Survey: Biodiversity Crucial to Climate Decision Makers
NUSA DUA, Bali, Indonesia, December 11, 2007 (ENS) – The protection of Earth’s diverse forms of life is more important to climate decision makers than cost effectiveness, according to a unique new survey of 1,000 climate senior government officials and scientists, business and civil society leaders from 105 countries. The study’s findings were released Monday at the annual United Nations climate conference now underway in Bali.
Unlike public opinion polls, the survey focuses on the views of professionals in a position to make or influence large decisions in their organizations and society.
Conducted by GlobeScan, the World Conservation Union, IUCN and the World Bank in the two weeks leading up to the Bali climate conference, the survey found that while most decision makers rate climate change as a key factor influencing their professional activities, only 27 percent think a post-Kyoto agreement by 2009 is likely or very likely.
The ice that polar bears need to survive and thrive is melting away due to climate change. (Photo by Scott Schliebe courtesy USFWS)
Delegates from more than 180 nations gathered in Bali are attempting to find a way towards a successor agreement to the Kyoto Protocol, that would govern the emission of climate warming greenhouse gases when the protocol expires at the end of 2012.
“This landmark survey brings good and bad news for climate negotiations,” said Julia Marton-Lefèvre, Director General of the World Conservation Union. “It is encouraging that sustainable development and biodiversity rate highest in importance for climate action, but this is not always reflected in the climate negotiations.”
Asked to rate various possible components of an adequate post-2012 global agreement, strong majorities give high ratings to inclusion of all major carbon-emitting countries. Ninety-two percent said an inclusive agreement is essential or important, and 77 percent said that legally binding targets for each signatory country are essential or important.
Eight-four percent of respondents said commitment by wealthy countries to provide aid and technology transfer to help developing countries meet emissions targets is essential or important.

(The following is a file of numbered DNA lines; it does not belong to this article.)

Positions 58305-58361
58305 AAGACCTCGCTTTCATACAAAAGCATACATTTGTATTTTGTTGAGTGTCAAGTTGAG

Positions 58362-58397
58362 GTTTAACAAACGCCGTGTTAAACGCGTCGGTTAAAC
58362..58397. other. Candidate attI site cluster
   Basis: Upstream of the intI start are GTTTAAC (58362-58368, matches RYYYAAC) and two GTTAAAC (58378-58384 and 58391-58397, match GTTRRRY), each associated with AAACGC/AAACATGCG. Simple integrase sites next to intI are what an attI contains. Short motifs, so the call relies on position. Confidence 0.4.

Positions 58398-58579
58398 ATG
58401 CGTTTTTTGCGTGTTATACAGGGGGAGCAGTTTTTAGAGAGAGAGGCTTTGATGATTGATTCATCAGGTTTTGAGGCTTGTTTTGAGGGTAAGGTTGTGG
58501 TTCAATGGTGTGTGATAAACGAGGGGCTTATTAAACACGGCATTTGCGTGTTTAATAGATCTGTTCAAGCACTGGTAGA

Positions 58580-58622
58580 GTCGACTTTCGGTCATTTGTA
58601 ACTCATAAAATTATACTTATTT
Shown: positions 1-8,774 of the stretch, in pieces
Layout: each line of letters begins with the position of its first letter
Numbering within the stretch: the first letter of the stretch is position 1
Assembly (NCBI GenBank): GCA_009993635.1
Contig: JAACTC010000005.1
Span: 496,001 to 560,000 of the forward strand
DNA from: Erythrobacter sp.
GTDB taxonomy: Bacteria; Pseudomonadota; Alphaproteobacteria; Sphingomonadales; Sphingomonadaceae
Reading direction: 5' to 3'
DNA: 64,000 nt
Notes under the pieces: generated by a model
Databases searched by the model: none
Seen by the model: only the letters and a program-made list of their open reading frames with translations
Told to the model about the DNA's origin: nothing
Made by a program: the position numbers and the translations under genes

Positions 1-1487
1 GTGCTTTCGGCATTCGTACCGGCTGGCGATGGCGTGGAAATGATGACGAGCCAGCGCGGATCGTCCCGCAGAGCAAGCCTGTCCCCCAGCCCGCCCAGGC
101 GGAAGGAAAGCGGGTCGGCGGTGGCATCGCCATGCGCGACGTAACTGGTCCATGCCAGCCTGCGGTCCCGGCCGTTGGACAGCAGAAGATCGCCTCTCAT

Bio-fuels produced from food crops like corn have the least potential of 18 technologies for reducing carbon emissions over the next 25 years, the respondents said.
When rating the potential role of 18 specific technologies “in reducing atmospheric carbon over the next 25 years without unacceptable side effects,” majorities give high marks only to solar, wind and co-generation, the term for combined heat and electricity.
Capture and storage of the greenhouse gas carbon dioxide emitted by the burning of coal, oil and gas is not seen as central to the control of global warming, the survey found. In fact, the decision makers expect half of their organizations’ reductions of carbon emissions over the next decade to come from energy demand management or efficiency improvements, not carbon capture.
The Compostilla II coal-burning power plant in Leon, Spain (Photo courtesy Endesa)
More than six in 10 respondents report that climate is one of the top three factors affecting their organizations today.
On average, two thirds of the resources their organizations currently allocate to climate is directed at reducing emissions and one third to adapting to the effects of climate change. In five years they expect adaptation to increase somewhat, changing this ratio to 60-40.
The respondents hold their national governments responsible for acting to limit global warming. Ninety-two percent look to their national governments for the public policies and leadership that their organizations need in order to implement climate solutions.
The decision makers look to more than one level of society for climate solutions. Seventy-six percent of respondents look to global institutions, while 71 percent look to local level governments for climate change policies.
This is the first of a continuing series of twice-yearly surveys of climate decision makers and influencers across the world.
The survey was conducted in the six official UN languages over the internet by GlobeScan Incorporated, supported by the IUCN, the World Bank and the International Development Research Centre .A wide range of other organizations also helped invite members of their constituencies to complete the survey.
This first survey will continue to be open after the Bali conference ends on Friday to increase the number of qualified respondents and enable analysis of more detailed findings.